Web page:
The take-away from today’s blog – make SMART goals and hold yourself accountable.

Comments:  Send me a note at:

Have a great 2018!!



(Maybe one of your goals will be to have a motivational speaker for your company.  Contact me and we’ll set something up!!!)

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Emotions and Career Change

Emotions and Career Change


Think about that – You – by your choices – are your own boss. If your brain has checked out of your job, your work is pretty much worthless. If your brain is stimulated and excited about your work, you will do your job with PASSION and ENTHUSIASM.

You originally choose your job and career. You may have gone to college in a particular major to be ready for a career in that field. You went through research, applications and interviews for jobs. You had job offers and you got to say “Yes” or “No” to accept or reject the job. You choose your job.

You went to your first day of your first ‘real’ job maybe a little scared and probably very excited. You had high expectations and looking forward to a long career.

At some point that excitement became humdrum – your expectations lowered and you wanted to get through the days. You looked forward to the weekends and the vacations. You didn’t get up on Monday and say “WOO – YES – I get to go to work!!” You did what you needed to ‘get through it’. If you are like some people, you started to come in late and leave early. You complained to your spouse

We have talked ATTITUDE many times – and here again – passion, enthusiasm and attitude.

Recently Southwest Airlines on their ads on NFL football has a military situation and the general (or commanding office) needs to give his password to the technician to stop the situation. His password is: “ihatemyjob1” – that is an ATTITUDE problem. (by-the-way, I can’t imagine a commanding officer having such an attitude problem!!)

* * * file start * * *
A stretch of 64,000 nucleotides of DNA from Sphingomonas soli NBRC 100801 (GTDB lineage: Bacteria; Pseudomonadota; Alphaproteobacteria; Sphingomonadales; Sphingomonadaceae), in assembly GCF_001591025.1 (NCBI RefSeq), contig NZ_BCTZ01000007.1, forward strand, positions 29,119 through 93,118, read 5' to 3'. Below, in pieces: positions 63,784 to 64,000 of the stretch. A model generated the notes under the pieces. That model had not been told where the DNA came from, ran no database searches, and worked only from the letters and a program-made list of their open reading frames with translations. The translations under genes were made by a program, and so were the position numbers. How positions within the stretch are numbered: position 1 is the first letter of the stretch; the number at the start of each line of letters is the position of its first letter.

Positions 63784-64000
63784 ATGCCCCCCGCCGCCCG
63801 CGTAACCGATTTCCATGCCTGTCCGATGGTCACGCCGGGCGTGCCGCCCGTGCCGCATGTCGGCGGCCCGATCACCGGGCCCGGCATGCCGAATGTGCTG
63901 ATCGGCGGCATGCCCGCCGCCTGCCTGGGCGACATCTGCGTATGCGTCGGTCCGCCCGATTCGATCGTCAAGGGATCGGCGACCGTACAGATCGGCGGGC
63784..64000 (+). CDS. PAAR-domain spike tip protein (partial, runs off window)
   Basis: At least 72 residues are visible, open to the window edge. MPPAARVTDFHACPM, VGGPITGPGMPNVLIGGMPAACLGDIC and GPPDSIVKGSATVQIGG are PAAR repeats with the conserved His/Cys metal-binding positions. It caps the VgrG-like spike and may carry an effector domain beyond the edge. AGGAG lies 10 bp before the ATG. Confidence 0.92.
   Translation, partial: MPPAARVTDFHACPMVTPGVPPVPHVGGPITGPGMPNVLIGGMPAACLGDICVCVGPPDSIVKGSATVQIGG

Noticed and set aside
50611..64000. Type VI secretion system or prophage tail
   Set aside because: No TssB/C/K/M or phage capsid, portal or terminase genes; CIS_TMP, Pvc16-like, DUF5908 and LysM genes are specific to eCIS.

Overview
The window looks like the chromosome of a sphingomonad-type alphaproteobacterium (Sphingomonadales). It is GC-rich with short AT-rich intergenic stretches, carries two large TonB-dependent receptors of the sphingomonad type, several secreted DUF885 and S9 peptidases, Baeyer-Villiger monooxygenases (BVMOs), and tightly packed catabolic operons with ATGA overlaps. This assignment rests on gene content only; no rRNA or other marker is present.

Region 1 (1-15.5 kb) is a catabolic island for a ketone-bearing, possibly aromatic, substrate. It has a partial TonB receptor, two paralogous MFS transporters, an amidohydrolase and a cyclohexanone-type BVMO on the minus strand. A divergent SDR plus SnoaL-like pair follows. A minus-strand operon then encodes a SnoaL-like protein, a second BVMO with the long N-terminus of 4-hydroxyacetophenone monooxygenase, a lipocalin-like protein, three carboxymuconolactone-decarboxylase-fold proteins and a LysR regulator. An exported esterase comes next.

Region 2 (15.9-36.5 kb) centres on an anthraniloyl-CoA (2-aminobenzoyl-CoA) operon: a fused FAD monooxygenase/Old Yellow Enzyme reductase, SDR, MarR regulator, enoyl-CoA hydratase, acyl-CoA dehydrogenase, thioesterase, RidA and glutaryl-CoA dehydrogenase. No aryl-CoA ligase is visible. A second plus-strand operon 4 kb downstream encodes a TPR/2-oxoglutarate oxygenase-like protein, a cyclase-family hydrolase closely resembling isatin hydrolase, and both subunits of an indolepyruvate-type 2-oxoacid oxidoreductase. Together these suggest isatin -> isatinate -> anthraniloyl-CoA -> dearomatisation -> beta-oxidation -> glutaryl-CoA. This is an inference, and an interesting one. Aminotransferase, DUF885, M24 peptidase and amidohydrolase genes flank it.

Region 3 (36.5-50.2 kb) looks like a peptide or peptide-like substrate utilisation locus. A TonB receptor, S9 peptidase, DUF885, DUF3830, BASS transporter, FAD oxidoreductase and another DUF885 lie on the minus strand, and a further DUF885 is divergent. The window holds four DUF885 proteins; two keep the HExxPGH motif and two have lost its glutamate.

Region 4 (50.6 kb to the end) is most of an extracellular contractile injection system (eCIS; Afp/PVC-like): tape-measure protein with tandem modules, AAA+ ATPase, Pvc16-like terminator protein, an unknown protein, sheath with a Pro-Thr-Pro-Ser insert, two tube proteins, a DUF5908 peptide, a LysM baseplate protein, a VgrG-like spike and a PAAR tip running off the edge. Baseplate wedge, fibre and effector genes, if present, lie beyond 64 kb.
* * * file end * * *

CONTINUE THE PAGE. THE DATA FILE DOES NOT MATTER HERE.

Your career is too important to approach with apathy!!!

If you approach your career as casually as getting a glass of water from the tap, you are not going anyplace – and you might the next one to use the “ihatemyjob1” password.

Work for others – tell your story to the world – be assertive, be ambitious. Find your passion and go for it!!!

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Garbage in / Garbage Out

Garbage in – Garbage out

In computing, we have an adage “Garbage in, Garbage out”. (GIGO). In computing that means (generally) if you have bad data, you’ll get bad results. It also means what are we collecting?

I had subscribed to a magazine some time ago. Somehow the magazine got my first name as “Burce” instead of “Bruce”. I got some other advertisements sent to “Burce White” – as this magazine sold my name and address to other advertisers.